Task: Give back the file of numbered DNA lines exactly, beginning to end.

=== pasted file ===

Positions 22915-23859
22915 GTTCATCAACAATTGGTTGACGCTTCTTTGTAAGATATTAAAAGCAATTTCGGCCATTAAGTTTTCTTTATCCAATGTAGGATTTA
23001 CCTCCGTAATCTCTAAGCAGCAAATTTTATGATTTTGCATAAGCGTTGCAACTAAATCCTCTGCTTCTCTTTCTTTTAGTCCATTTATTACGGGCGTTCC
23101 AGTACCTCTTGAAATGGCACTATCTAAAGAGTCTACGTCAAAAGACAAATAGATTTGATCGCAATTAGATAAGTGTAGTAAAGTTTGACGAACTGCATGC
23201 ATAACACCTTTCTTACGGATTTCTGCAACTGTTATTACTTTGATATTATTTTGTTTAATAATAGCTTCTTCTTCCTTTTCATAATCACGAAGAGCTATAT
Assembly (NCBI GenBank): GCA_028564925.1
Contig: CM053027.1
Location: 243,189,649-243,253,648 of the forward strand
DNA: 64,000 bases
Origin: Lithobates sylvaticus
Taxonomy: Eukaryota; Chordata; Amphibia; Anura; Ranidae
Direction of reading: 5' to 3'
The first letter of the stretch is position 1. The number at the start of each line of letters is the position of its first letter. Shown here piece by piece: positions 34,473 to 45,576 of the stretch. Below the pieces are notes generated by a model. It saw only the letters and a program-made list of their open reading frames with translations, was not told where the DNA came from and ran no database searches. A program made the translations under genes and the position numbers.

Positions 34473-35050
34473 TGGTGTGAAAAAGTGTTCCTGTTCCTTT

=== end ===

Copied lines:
Positions 22915-23859
22915 GTTCATCAACAATTGGTTGACGCTTCTTTGTAAGATATTAAAAGCAATTTCGGCCATTAAGTTTTCTTTATCCAATGTAGGATTTA
23001 CCTCCGTAATCTCTAAGCAGCAAATTTTATGATTTTGCATAAGCGTTGCAACTAAATCCTCTGCTTCTCTTTCTTTTAGTCCATTTATTACGGGCGTTCC
23101 AGTACCTCTTGAAATGGCACTATCTAAAGAGTCTACGTCAAAAGACAAATAGATTTGATCGCAATTAGATAAGTGTAGTAAAGTTTGACGAACTGCATGC
23201 ATAACACCTTTCTTACGGATTTCTGCAACTGTTATTACTTTGATATTATTTTGTTTAATAATAGCTTCTTCTTCCTTTTCATAATCACGAAGAGCTATAT
Assembly (NCBI GenBank): GCA_028564925.1
Contig: CM053027.1
Location: 243,189,649-243,253,648 of the forward strand
DNA: 64,000 bases
Origin: Lithobates sylvaticus
Taxonomy: Eukaryota; Chordata; Amphibia; Anura; Ranidae
Direction of reading: 5' to 3'
The first letter of the stretch is position 1. The number at the start of each line of letters is the position of its first letter. Shown here piece by piece: positions 34,473 to 45,576 of the stretch. Below the pieces are notes generated by a model. It saw only the letters and a program-made list of their open reading frames with translations, was not told where the DNA came from and ran no database searches. A program made the translations under genes and the position numbers.

Positions 34473-35050
34473 TGGTGTGAAAAAGTGTTCCTGTTCCTTT